There are many reasons to worry about and to be anguished by the communalisation of Indian politics and society that has proceeded apace over the last few decades. There is the general coarsening of the public discourse, which increasingly gets driven by prejudice and rumour rather than fact. There is the increase in both subtle and open forms of discrimination, typically directed by members of the majority community against the minority community, but often expressed against the “other” whenever that person or group is perceived as being weaker. There is the hardening of positions within communities, with hard-line stances in one provoking their counter in the other, to the detriment of both and to the loss of intra-community democracy and shrinking space for moderate and dissenting voices. There is the distraction away from other more important issues that directly affect the lives and well-being of people of all religious groups.
But most significant of all, there is the ever-present threat of violence, which flares up in riots and other expressions of religious tension, or even in individual attacks, both “provoked” and unprovoked. The destruction this causes is enormous: not just in the extreme cases of loss of life and other terrible effects like physical and psychological damage to the survivors; not only in the loss of property and often inability to sustain livelihood; not just in the forced displacement and migration under duress that creates people without a home. There is the further and more lingering outcome of a climate of fear and suspicion, of lack of trust that erodes a society and prevents “normal” functioning in all sorts of ways.
The horrors of a communal riot are well-known and now also well-documented. And the social, political and cultural forces that build up to such violence have also been studied by social scientists. But one critically important aspect of this, which unfortunately contributes to the ever-present possibility of future riots and more violence, has been less discussed. This is the culture of impunity that has emerged for many of the perpetrators, which sends a chilling signal to those involved and those who would copy them, as well as to the rest of society.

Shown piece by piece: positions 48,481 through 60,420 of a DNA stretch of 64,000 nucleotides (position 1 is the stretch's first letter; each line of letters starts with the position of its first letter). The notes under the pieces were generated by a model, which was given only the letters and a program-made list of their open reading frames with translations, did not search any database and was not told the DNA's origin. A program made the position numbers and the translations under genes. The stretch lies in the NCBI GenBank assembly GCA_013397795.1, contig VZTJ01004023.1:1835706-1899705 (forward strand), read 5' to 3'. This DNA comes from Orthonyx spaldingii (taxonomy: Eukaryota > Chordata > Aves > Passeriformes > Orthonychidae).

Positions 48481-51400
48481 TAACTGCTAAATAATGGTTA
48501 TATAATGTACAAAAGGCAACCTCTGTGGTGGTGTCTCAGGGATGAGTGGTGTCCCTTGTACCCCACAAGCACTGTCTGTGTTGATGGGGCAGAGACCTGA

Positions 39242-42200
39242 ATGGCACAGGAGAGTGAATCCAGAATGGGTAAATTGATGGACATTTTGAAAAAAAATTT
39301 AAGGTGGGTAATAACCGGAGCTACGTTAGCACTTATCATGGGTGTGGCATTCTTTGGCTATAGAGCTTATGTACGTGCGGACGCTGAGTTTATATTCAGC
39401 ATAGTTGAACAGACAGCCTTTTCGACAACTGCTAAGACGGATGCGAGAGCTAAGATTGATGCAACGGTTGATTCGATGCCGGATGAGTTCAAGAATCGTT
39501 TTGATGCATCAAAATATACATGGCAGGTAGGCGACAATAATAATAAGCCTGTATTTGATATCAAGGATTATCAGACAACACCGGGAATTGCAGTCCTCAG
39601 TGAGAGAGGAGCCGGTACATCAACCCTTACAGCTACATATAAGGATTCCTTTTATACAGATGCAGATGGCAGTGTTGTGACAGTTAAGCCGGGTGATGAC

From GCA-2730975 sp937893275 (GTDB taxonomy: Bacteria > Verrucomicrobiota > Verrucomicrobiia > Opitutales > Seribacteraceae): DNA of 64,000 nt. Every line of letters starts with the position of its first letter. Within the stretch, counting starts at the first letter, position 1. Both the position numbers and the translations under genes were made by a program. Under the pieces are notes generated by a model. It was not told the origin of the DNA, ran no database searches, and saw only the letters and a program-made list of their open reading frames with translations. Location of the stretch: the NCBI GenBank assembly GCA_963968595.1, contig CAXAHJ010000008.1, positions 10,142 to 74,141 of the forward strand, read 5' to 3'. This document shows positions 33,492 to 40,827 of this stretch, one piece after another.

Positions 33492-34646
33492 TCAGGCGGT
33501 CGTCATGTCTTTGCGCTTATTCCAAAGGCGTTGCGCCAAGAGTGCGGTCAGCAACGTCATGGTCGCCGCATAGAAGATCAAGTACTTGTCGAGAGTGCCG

This culture of impunity has a particularly disturbing reflection in the lack of legal justice and unsatisfactory closure of many cases of riot-driven violence. A new book by a lawyer and a legal activist who have been involved in investigating and fighting such cases in court (Warisha Farasat and Prita Jha, Splintered Justice: Living the Horror of Mass Communal Violence in Bhagalpur and Gujarat, New Delhi: Three Essays Collective 2016) provides shocking detail on how exactly this plays out and the appalling implications of this in terms of denial of justice to those whose lives are destroyed by such violence.
This is a painful and searing book to read, but not because the writing is emotional. That is not so; indeed, the authors have focussed on providing a clear, unsentimental statement of facts and objective analysis. Rather, the bare accounts of what happened – not just in the horrific riots and the administrative lapses that enabled them, but even more so in the subsequent train of events in terms of police follow-up and legal action – leave the reader shocked, furious and emotionally exhausted. But it is nonetheless essential reading for all of us. The two examples studied in this book are only a tiny fraction of the number of violent communal disturbances in the country, albeit they have become some of the more prominent among such episodes. But if they provide an accurate indication of how such violence has been handled, then this is a devastating indictment of the system of justice in India. It also allows us to understand why rioters continue to behave as if there would be no major consequences of engaging in such violence.
The two episodes of communal massacres occurred at different times in different parts of the country (Bihar in 1989 and Gujarat in 2002) and of course the socio-political factors driving the violence varied. Yet the underlying cynical use of polarisation as a political tool played a significant role in both of them. Both the episodes in essence involved the targeting of local resident Muslims, with riots continuing for weeks that killed large numbers of adults and children and also involved other atrocities like rape and maiming of victims. In both cases the prolonged riots suggested at best inadequate efforts by the state to control them and at worst a significant degree of complicity by certain state actors. The subsequent pattern of events in terms of determining culpability and punishing the guilty as well as providing some protection, compensation and rehabilitation to the victims, also show disturbingly similar patterns. In both cases, there has been undeniable and occasionally severe subversion of the process of ensuring justice.